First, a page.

ISSN : 1229-0076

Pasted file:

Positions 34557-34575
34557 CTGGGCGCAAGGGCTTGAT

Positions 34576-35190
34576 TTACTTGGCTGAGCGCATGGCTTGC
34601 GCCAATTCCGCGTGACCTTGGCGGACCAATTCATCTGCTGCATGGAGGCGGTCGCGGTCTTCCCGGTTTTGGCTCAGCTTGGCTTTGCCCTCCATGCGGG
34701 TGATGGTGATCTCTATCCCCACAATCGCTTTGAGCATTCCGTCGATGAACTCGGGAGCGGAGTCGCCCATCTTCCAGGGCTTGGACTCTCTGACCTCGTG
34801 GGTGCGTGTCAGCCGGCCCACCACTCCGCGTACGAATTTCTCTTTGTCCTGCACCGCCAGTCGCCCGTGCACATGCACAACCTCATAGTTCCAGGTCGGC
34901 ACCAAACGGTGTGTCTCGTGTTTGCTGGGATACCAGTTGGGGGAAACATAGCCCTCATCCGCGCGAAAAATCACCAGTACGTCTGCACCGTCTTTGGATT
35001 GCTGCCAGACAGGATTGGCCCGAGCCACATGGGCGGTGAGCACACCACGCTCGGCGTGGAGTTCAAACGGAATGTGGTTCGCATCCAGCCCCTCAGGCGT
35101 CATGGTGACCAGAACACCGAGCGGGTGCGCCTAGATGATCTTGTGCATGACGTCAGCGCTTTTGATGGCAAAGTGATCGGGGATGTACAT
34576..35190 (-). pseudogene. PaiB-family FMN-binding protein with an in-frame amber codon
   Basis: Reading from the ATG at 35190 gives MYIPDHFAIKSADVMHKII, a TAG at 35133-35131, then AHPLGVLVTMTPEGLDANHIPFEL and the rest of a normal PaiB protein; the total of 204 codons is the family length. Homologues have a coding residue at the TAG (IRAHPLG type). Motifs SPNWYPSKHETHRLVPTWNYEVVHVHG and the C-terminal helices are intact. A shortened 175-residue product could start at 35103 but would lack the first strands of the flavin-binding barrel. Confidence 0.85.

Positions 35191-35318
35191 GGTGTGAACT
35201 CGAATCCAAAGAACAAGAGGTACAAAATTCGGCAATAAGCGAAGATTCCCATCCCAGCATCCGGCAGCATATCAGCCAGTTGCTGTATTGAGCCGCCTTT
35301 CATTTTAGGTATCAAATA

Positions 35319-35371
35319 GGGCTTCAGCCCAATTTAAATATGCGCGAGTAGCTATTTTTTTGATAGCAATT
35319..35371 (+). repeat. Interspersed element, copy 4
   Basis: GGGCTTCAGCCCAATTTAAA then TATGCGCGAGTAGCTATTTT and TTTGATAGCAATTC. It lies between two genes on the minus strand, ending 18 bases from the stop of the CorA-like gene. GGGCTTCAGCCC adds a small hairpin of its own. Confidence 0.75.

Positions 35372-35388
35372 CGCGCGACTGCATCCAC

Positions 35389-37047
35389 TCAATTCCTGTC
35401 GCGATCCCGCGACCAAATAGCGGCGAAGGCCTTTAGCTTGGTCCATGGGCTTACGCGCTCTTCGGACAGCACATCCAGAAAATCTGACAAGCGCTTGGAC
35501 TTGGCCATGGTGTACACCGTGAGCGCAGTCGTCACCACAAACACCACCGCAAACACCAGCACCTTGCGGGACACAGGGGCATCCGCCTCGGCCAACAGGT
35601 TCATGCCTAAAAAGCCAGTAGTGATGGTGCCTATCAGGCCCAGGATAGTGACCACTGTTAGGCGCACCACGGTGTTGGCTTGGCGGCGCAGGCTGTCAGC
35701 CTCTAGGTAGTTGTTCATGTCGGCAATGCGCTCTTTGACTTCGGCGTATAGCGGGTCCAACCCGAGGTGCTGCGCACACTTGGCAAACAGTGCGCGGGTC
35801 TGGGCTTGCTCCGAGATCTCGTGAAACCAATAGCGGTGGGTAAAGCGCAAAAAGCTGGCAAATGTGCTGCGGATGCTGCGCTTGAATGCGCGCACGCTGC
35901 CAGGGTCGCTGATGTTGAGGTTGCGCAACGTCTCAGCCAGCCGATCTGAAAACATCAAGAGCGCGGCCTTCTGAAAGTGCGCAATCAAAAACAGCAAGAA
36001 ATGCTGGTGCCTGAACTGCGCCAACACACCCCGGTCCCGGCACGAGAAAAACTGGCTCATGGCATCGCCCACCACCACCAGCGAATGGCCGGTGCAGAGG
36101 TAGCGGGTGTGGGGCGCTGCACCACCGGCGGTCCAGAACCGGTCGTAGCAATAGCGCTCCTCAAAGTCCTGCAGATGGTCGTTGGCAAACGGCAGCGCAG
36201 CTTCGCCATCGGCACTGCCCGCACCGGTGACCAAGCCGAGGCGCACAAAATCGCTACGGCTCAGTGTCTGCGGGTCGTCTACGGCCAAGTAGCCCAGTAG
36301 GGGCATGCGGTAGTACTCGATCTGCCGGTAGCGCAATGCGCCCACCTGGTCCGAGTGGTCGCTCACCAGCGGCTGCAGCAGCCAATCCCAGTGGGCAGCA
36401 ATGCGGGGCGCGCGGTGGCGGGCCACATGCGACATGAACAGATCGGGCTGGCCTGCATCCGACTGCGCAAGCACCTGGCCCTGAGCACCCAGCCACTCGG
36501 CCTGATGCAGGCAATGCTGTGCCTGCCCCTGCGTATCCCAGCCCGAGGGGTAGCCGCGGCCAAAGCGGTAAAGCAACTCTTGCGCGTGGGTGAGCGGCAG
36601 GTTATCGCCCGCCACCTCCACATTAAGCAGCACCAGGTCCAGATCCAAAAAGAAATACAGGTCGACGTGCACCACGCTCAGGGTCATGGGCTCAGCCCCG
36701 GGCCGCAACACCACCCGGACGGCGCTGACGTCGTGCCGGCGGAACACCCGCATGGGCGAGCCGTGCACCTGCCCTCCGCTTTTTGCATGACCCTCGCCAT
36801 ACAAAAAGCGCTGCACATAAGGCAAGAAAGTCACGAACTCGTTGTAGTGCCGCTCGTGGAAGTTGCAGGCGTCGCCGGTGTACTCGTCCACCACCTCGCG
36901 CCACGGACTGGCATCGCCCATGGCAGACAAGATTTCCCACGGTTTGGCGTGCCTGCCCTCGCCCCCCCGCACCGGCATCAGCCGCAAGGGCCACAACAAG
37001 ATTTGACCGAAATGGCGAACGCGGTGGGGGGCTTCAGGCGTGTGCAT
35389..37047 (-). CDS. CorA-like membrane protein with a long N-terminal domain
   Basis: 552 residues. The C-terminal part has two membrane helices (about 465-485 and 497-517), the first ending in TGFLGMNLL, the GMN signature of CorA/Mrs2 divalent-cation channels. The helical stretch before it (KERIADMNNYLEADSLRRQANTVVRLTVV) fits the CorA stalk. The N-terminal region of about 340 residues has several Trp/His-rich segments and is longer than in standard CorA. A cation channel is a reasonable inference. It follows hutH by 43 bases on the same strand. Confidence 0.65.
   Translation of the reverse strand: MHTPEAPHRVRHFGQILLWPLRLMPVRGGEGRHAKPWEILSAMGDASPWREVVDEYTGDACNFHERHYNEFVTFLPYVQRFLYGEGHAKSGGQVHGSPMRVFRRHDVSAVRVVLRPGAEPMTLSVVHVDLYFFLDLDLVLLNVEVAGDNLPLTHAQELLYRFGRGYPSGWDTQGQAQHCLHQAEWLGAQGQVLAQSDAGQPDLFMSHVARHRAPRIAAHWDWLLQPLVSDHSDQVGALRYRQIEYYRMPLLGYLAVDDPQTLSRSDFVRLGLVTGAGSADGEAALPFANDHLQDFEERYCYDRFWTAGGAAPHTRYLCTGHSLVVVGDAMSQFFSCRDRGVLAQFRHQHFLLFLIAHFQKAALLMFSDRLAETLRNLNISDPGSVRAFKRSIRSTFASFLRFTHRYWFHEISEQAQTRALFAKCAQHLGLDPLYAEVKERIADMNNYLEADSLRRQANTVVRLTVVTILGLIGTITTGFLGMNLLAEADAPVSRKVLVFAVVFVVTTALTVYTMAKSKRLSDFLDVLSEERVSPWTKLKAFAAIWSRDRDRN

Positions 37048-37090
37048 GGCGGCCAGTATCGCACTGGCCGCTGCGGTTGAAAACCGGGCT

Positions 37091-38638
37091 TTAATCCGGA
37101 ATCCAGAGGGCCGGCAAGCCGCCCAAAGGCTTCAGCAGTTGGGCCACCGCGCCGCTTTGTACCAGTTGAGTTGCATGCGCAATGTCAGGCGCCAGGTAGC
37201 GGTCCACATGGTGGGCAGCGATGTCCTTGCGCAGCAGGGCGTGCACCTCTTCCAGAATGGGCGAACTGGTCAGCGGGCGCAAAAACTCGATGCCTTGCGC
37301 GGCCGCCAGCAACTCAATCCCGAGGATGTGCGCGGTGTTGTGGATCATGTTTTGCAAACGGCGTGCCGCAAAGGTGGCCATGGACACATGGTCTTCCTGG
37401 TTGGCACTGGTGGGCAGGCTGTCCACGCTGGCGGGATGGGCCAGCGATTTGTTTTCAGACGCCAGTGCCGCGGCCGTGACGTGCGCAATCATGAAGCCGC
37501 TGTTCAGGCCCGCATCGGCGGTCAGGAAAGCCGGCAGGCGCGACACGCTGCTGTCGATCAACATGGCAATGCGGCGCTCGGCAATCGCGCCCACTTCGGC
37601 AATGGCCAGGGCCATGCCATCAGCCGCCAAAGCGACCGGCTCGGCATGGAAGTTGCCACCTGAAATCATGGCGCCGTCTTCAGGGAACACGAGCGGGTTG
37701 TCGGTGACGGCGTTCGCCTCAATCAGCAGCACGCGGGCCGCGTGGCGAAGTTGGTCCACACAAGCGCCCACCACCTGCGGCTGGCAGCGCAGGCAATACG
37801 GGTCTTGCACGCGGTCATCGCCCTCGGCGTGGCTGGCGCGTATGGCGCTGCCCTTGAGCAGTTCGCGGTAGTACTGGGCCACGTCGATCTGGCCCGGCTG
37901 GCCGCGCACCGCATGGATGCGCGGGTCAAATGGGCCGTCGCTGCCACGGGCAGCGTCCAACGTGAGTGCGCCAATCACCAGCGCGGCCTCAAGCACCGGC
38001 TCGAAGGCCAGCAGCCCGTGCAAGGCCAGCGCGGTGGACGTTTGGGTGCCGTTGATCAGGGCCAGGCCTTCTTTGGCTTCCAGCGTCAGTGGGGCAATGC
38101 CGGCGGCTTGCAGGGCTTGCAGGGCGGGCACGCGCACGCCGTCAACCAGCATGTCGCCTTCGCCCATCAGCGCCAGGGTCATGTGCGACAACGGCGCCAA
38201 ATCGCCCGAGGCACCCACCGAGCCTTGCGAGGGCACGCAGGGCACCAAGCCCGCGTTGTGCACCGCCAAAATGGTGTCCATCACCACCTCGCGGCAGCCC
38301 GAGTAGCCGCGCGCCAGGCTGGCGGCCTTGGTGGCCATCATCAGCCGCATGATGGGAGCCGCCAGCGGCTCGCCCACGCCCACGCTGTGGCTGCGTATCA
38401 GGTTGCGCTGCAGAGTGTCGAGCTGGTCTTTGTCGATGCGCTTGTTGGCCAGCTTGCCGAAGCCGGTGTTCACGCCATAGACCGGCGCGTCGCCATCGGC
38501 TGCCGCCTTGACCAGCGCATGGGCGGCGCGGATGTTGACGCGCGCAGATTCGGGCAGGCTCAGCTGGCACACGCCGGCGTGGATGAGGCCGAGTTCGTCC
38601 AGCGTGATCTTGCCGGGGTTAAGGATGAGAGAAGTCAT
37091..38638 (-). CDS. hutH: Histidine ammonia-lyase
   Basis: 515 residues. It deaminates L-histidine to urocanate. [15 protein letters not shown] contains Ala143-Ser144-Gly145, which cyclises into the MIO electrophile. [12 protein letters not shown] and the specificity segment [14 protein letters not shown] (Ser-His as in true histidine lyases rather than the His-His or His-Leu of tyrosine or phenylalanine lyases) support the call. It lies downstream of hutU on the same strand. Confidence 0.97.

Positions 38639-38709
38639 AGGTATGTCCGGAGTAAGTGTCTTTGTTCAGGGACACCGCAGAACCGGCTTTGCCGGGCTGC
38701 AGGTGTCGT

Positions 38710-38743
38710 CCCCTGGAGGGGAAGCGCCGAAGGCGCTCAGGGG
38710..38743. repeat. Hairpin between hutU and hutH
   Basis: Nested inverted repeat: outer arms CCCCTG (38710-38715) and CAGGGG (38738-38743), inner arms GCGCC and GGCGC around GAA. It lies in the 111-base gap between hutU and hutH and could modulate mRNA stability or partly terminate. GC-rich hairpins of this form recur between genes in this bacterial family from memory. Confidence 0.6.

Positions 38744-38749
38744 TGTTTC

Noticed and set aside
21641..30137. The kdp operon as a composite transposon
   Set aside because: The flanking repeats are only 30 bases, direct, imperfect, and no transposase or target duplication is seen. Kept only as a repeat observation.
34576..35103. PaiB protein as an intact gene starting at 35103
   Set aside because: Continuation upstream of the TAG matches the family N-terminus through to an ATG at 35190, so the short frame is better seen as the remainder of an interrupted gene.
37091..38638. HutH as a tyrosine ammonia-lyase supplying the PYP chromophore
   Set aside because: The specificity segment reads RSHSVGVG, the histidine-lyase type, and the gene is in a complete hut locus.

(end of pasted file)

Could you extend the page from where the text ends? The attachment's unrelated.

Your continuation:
This article examines the dreams recorded by O Huimun (1539-1613) during the period of the Japanese invasion of Joseon in the lunar year 1592 to gain an insight into the interior life of a member of the yangban class in sixteenth-century Joseon. The largest category of these dreams concern people who were absent through death or separation due to the war, particularly members of his own family, such as his elderly mother, wife, children, and his deceased father. O Huimun’s dreams of people almost invariably invoke heartfelt sadness in the diary’s author and frequently result in the reported shedding of tears. Other dreams were interpreted by the author as being more symbolic in nature, and in these cases, O Huimun would often attempt his own interpretation or even record the opinions of other members of his refugee household and acquaintances. This article will examine a broad selection of the dreams recorded in “Imjin namhaeng illok” and “Imjin illok,” which comprise the first volume of Swaemirok (Record of a Refugee) covering the lunar year 1592, and categorize them in accordance with the traditional dream categories outlined in the Zhou li (Rites of Zhou 周禮) in order to demonstrate how dreams and dream interpretation functioned as a form of psychological support for a Joseon yangban steeped in Neo-Confucian rationalism.